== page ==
Breakthrough research led by Amy Wagers at Harvard University has found that gene-editing cargo can be delivered directly to stem cells while they are in their complex native environment, rather than in a petri dish.

Scientists have shown that gene editing can be carried out in vivo, rather than in a petri dish.

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The development has major implications for biomedical research and efforts to develop therapies for genetic diseases.

If you want to change a genome to correct a disease-causing gene mutation, you have to change it in the relevant stem cells. If you don’t change the stem cells, whatever cells you do fix may eventually be replaced with diseased cells fairly quickly. If you do fix the stem cells, they will create healthy cells that can eventually replace the diseased cells.”

Amy Wagers, Senior Author

However, “fixing” stems cells is difficult. Currently, it involves extracting the cells, keeping them alive, genetically altering them and then transplanting them back into the body – all of which is disruptive to the cells.

Each type of stem cell resides in its own well-protected area such as the bone marrow it is nourished and sustained. Taking stem cells out of this complex environment means they “kind of go into shock,” explains Wagers. These disrupted cells may fail to engraft or get rejected once transplanted back into a patient’s body.

“Isolating cells changes them. Transplanting cells changes them. Making genetic changes without having to do that would preserve the regulatory interactions of the cells — that’s what we wanted to do,” Wagers explains.

Animal versus human studies

The ground-breaking research serves as an example of how most scientists would agree gene-editing experiments should be done. For the current study, Wagers and team used an adeno-associated virus (AAV) that infects human (and mouse) cells, to deliver the gene editing machinery into the skin, blood, and muscle stem and progenitor cells of mice.

Last year, Chinese scientist He Jiankui caused huge controversy by irresponsibly using the CRISPR/Cas9 tool to edit the CCR5 gene in a human embryo, in what he said was an attempt to confer lifelong HIV resistance.

This bold move sparked worldwide outrage, with China banning any further gene-editing experiments by He and citing a serious violation of medical ethics, the law and scientific consensus.

Some geneticists approve of editing genes in humans, believing that the focus should be on the risk-benefit ratio, but this attitude concerns other scientists who worry about the precision of CRISPR and the fact that modified genes are passed down from generation to generation, potentially affecting the whole of the human gene pool. This is the main reason that scientists mostly avoid using this technology to experiment on humans.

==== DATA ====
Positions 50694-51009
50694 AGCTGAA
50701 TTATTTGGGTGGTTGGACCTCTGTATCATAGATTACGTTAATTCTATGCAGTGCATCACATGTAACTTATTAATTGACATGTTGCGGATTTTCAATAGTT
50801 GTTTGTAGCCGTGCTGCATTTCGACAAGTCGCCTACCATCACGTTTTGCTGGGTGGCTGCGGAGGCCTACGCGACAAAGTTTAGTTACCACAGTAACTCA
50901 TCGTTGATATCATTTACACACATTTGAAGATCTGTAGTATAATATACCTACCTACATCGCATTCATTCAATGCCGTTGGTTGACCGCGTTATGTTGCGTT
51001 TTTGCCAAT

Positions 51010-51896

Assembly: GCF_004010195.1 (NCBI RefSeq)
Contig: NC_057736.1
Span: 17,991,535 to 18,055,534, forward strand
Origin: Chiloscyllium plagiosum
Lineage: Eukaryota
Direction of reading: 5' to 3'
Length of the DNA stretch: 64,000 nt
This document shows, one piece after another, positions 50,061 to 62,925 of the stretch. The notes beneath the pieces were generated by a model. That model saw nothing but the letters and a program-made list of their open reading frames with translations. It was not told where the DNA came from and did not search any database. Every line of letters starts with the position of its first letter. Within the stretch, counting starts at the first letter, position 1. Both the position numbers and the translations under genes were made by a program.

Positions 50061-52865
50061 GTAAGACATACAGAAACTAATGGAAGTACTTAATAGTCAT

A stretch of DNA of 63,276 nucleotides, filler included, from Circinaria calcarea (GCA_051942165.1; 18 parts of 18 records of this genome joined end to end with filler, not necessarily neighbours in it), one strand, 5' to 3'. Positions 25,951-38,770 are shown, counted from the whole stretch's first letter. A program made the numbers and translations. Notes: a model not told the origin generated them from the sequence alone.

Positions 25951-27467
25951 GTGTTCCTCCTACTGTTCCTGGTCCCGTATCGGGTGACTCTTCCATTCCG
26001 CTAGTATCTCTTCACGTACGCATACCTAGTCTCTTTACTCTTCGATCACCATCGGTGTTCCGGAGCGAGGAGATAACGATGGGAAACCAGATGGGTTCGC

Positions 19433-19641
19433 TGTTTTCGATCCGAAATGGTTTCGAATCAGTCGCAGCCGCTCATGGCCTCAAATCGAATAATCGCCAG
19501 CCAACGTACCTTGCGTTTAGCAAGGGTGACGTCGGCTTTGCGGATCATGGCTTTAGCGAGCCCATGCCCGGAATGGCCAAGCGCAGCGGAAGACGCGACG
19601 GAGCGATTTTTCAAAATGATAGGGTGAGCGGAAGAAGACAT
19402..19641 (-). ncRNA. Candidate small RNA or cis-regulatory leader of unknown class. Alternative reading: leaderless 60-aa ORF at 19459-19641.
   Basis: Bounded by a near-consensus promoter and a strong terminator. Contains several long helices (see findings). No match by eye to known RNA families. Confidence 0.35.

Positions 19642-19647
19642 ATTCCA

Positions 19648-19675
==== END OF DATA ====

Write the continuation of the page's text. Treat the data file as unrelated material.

Delivering gene-editing cargo to target cells

To test whether the gene editing machinery was successfully delivered to the stem cells of mice, Wagers and team used mice with a “reporter” gene that is normally silenced, but activated once gene editing occurs. The team knew they could tell whether the reporter gene has been turned on, because activated cells turn fluorescent red.

First author of the study, Jill Goldstein, says the research was a true collaboration between labs specializing in several different organs.

“We set up experiments in our organs of interest, analyzed them, compared notes, and made adjustments in a kind of scientific assembly line. None of us could have done it alone — it takes a lot of hands, and the team approach made it really fun.”

As reported in the journal Cell Reports, Wagers and team found that up to 60% of stem cells in skeletal muscle turned fluorescent red, up to 27% of skin stem cells turned red and up to 38% of stem cells in the bone marrow turned red.   

“So far, the concept of delivering healthy genes to stem cells using AAV hasn’t been practical because these cells divide so quickly in living systems — so the delivered genes will be diluted from the cells rapidly,” says co-author Sharif Tabebordbar.

Our study demonstrates that we can permanently modify the genome of stem cells, and therefore their progenies, in their normal anatomical niche. There is a lot of potential to take this approach forward and develop more durable therapies for different forms of genetic diseases. That includes different forms of muscular dystrophy, where tissue regeneration is such an important factor.”

Sharif Tabebordbar, Co-author

Will we see this type of gene therapy in a clinical setting any time soon?

Delivering gene therapies into living organisms has so far presented a challenge for biotechnology companies trying to develop treatments for genetic diseases.

Wagers says the new approach is a really important resource for the scientific community for two reasons. Firstly, the AAV approach changes how stem cells are studied in the body, with researchers able to explore the significance of various genes for stem cells in their native environment much more quickly than has previously been possible.   

Secondly, the development represents an important step toward developing effective gene therapies; it bypasses all of the problems that are introduced when stem cells are taken out of a body, allowing scientists to correct a genome permanently.

AAVs are already being used in the clinic for gene therapy, so things might start to move very quickly in this area.”

Amy Wagers, Senior Author

Goldstein, J. M., et al. (2019). In Situ Modification of Tissue Stem and Progenitor Cell Genomes. Cell Reports.

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